You start with so many hit points with the ability to pick up more and increase the total, but only one life. Getting hit too many times will result in a game over pushing you back to the main menu. This is where the challenge comes in. It’s incredibly tough. Your starting weapon moves extremely slowly, you move even more slowly, and there’s a ton of enemies that are out to get you. If you die, you’ll be able to restart whatever floor you died on. For instance, if you happened to make it to the second floor, you can start your new game on that floor. The issue with this is you start with your beginning stats which isn’t much of anything. So you’ll have a tougher time making it through starting on a higher level than you would normally. I pushed hard to make it as far as I can, but it became evident quickly that if I wanted to stand a chance in Iron Fisticle, I had to start at floor one.
You want collectibles? There’s more here than you can shake a stick at. Your main pickup is food: cakes, steaks, pies, and even golden poop. All of these add to your final score which will be tallied at the end of your game against a global high score ranker. You also have stat increases for movement, weapon power, and armor. The weapon pick ups are temporary either by time or the amount that you use them. Picking these up will save your life. Since your main weapon is so slow and labored, these new weapons, even though temporary, have the ability to clear out a room quickly. At the end of the day, you’ll going for longevity and high score. The longer you can last, the higher your score will be.
Moving from room to room gives you a chance at purchasing upgrades at the store as well. Along with all of the glorious food, armor and weapon upgrades there are also coins you can collect of multiple domination. You can purchase these same upgrades or health you randomly pick up in the dungeon. But since these are random drops this will give you a chance to really hone in on your stats. There’s even an interesting mini game to play to collect more coins. It’s a side scrolling runner of sorts that has you jumping over spiked filled pits and pools of lava while grabbing coins. I’m not too sure where the developer was trying to go with this aspect of the game but I had fun playing it. Even if the jumps feel a bit stiff.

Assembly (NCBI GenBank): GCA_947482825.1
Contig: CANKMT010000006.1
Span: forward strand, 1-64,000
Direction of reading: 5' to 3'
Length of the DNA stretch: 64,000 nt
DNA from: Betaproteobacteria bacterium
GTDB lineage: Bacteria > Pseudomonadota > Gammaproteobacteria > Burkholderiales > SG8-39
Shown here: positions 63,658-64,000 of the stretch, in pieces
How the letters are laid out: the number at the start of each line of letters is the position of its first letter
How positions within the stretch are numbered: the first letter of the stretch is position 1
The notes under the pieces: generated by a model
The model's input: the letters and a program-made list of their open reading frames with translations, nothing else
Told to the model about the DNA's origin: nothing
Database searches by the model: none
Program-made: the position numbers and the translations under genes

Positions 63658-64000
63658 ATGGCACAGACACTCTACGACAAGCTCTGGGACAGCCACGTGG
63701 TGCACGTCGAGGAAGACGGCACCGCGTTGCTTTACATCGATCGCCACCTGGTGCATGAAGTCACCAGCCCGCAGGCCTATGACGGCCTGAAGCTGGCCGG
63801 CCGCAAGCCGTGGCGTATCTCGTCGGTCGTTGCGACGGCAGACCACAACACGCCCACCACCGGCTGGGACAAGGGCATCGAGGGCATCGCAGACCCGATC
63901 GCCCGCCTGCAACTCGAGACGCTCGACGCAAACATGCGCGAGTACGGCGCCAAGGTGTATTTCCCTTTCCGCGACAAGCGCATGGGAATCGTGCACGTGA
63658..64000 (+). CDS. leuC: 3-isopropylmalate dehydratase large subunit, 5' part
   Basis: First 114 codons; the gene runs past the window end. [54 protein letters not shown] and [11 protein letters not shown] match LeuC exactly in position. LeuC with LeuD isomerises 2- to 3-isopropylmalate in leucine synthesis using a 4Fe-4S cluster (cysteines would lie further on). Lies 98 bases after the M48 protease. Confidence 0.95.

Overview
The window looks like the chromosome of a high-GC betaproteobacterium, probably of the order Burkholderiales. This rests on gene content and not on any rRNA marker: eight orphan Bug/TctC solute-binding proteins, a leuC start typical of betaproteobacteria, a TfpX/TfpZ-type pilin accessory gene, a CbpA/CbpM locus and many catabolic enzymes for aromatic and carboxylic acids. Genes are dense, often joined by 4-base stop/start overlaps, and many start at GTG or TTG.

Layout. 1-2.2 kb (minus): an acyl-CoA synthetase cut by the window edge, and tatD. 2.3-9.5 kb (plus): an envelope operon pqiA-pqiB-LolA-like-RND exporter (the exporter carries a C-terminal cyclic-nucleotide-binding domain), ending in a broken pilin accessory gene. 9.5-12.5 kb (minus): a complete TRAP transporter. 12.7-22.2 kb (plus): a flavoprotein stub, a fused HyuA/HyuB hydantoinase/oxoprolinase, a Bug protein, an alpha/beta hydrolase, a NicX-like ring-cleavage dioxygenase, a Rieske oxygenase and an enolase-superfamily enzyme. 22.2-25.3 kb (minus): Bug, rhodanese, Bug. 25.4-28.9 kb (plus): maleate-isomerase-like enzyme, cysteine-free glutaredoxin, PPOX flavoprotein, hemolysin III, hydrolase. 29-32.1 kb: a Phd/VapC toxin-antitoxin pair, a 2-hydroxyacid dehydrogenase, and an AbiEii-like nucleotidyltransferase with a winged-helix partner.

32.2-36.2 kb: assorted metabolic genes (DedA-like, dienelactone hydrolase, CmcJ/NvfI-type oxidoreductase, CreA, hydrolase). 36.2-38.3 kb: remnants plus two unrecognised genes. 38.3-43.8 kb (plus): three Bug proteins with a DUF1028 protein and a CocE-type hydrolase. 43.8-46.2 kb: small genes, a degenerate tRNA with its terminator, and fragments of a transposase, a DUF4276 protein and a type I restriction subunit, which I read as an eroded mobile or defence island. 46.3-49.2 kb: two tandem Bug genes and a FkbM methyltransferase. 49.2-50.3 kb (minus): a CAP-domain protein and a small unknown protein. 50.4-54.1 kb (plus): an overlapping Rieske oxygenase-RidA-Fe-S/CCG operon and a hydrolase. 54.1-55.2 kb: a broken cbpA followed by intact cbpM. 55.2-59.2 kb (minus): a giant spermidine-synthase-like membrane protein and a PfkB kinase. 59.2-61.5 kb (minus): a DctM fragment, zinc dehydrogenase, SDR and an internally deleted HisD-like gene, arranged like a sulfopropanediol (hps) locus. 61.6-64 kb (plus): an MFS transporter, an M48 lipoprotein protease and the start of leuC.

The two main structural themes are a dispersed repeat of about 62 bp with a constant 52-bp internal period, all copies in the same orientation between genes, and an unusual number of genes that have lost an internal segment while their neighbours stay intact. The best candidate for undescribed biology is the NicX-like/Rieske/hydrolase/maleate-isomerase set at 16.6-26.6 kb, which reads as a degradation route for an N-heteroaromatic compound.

The music takes a backseat. It’s not bad but there’s nothing special to take you out of the action that’s happening on screen. There’s points in the music that actually seem to sync up with you throwing your slow moving axe. The sound effects even take a farther back seat. The volume is extremely low and most of the time you don’t know if you are hearing something or just imagining it.
Iron Fisticle takes the reigns of those classic arcade shooters with all of the fun and excitement you’d come to expect. I was only able to make it to the second floor boss and didn’t last that long in the fight. But it’s a fun and challenging game that bears quite an audience for these types of games. I’m not crazy about the name though. Sure I get the joke and frankly I have issues with about 90 per cent of game titles, but this one is just a tongue in cheek kind of joke. We get it. It’s funny in an elementary sort of way. Just not my cup of tea. Damn, I’m getting old.
Iron Fisticle is a top down, room by room twin stick shooter that pits you against a growing army of undead, bugs, and giant eyeballs to keep your feet running and your thumbs moving. Sprinkle in some rogue-like level design, RPG stats and upgrades and you have yourself (and a friend) a kill or be killed romp. A throwback to the days of Smash T.V. and Robotron, Iron Fisticle creates an interesting fantasy setting with the main objective of getting back your stolen food. Because, you know, people have to eat.